I think that’s a very good way of looking at things. Hey, you should write a book starting from this premise, because I think that a lot of what is talked about re the NWO, the global elite, the hidden agendas to many social “movements” etc etc is factually correct (or at least, is not as factually incorrect as the sceptics would like to believe), but that most writers on the subject get sidetracked (and often switch many of their readers off) by trying to offer reasons why these things are happening. So they get into alien theories, spiritual-vibration theories and other-dimension theories etc etc. Never have I read one which simply says “this is the nastier side of some people’s natures, and if we don’t remain aware of it, and guard against it, these people are going to end up running things.”

Which, when you think about it, is much easier for people to accept and get their heads round than the idea that they’re actually a bunch of extra-terrestrials who have been secretly plotting to take over humanity, body-snatchers-style, for the last few centuries. And even if the spiritual/alien/fourth-dimension stuff is correct (and who am I to categorically refute it?), I believe that the power-mad side of human nature has played a huge role in bringing about the ghastly state of the world today, whether at the behest of the Men from Mars or just for its own selfish sake.

Go on – write that book!

the individual's lust for power.

I've often heard of this, but it rather puzzles me. Somehow or other, I don't find myself craving this power. That is, I don't seem to want power for its own sake. Influence, yes, but that's not the same as power.

And, looking at the people I'm up against, I don't really believe that they want power for its own sake. I think that most of them, maybe even all of them, genuinely think they're working for a better world. A world, for example, from which the purposeless and self-destructive habit of smoking tobacco (or smoking anything at all) has been extirpated, and we can all breathe fresh air and be happy. And a world in which the state, in its wisdom, distributes wealth from each according to his ability to each according to his need.

But maybe I'm mistaken.

Frank

I've been trying to understand this, but its against my nature, so I'm having difficulty.

Why nasty guys rule and nice guys let them
http://www.newstatesman.com/200308110011

The Trap
What Happened to Our Dream of Freedom .PART 1
http://video.google.com/videoplay?docid=-5376212150896990926#

"The series consists of three one-hour programmes which explore the concept and definition of freedom, specifically, "how a simplistic model of human beings as self-seeking, almost robotic, creatures led to today's idea of freedom"

"The programme traces the development of game theory with particular reference to the work of John Nash, who believed that all humans were inherently suspicious and selfish creatures that strategised constantly.
Using this as his first premise, Nash constructed logically consistent and mathematically verifiable models, for which he won the Bank of Sweden Prize in Economic Sciences, commonly referred to as the Nobel Prize in Economics.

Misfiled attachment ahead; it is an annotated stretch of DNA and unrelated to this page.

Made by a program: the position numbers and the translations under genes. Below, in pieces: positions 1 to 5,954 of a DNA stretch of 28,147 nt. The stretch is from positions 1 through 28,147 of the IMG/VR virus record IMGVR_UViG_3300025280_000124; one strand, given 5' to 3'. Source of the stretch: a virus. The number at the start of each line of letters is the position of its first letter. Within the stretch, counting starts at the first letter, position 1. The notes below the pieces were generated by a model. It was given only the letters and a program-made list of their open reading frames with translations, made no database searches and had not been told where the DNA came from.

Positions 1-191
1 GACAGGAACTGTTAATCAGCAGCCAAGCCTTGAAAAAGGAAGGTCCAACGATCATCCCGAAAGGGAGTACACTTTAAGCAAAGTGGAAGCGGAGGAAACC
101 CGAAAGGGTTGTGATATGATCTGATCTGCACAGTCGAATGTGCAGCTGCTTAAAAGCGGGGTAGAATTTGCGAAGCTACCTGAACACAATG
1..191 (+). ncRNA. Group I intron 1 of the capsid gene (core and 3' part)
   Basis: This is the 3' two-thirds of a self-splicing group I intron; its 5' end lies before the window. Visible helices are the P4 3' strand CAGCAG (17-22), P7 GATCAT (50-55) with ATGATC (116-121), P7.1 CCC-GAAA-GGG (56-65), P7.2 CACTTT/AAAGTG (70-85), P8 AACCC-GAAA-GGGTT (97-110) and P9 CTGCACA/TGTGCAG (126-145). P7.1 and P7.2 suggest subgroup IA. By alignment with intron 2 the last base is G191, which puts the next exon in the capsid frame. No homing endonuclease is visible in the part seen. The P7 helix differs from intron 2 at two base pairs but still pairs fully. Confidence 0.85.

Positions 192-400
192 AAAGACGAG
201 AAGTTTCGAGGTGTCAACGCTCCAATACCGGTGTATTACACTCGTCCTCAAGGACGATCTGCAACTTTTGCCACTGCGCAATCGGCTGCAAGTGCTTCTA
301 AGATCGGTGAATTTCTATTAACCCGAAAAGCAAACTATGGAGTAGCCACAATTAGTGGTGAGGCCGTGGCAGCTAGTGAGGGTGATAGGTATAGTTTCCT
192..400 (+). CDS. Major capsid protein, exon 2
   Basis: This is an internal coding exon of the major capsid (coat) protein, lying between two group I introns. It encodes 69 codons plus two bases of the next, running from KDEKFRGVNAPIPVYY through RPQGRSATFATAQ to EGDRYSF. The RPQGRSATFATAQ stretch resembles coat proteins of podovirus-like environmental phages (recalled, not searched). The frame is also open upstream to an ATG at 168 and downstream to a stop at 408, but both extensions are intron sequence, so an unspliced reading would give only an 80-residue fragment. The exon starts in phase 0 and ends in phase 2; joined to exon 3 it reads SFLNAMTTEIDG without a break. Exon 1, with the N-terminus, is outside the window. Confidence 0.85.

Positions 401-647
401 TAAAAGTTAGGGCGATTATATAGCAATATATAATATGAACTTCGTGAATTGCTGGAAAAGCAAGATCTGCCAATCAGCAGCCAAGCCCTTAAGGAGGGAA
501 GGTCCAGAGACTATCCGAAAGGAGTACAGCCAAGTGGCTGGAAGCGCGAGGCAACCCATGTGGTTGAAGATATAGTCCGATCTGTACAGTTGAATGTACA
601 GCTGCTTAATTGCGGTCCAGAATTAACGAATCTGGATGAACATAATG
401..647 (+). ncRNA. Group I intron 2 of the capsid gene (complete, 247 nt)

He invented system games reflecting his beliefs about human behaviour, including one he called "F*** Your Buddy" (later published as "So Long Sucker"), in which the only way to win was to betray your playing partner, and it is from this game that the episode's title is taken.
These games were internally coherent and worked correctly as long as the players obeyed the ground rules that they should behave selfishly and try to outwit their opponents, but when RAND's analysts tried the games on their own secretaries, they instead chose not to betray each other, but to cooperate every time.

This did not, in the eyes of the analysts, discredit the models, but instead proved that the secretaries were unfit subjects.
What was not known at the time was that Nash was suffering from paranoid schizophrenia, and, as a result, was deeply suspicious of everyone around him—including his colleagues—and was convinced that many were involved in conspiracies against him. It was this mistaken belief that led to his view of people as a whole that formed the basis for his theories"
http://en.wikipedia.org/wiki/The_Trap_%28television_documentary_series

Game theory and cigarettes
http://velvetgloveironfist.blogspot.com/2009/12/game-theory-and-cigarettes.html

The inertia of self-regulation: a game-theoretic approach to reducing passive smoking in restaurants.

"Using plausible assumptions about the net costs of unilaterally introducing smoking restrictions, what makes good sense for society as a whole is likely to be the least profitable option for an individual operator acting alone.

Operators find themselves in the classic prisoner's dilemma. If the aim of policy is to restrict smoking in public places in order to protect the health of employees then game-theory predicts that public health legislation banning smoking in enclosed places will be more effective than self-regulation and reliance on the duty of care."
http://www.ncbi.nlm.nih.gov/pubmed/11005396

http://en.wikipedia.org/wiki/Prisoner%27s_dilemma

If they are still using models of "human beings as self-seeking, almost robotic, creatures" created by a paranoid schizophrenic, when the ban came in they will not have expected the way we all started co-operating with each other.

I also suggest that they may be expecting us to turn on the other groups targeted for denormalisation in an attempt to deflect attention from us.

Rose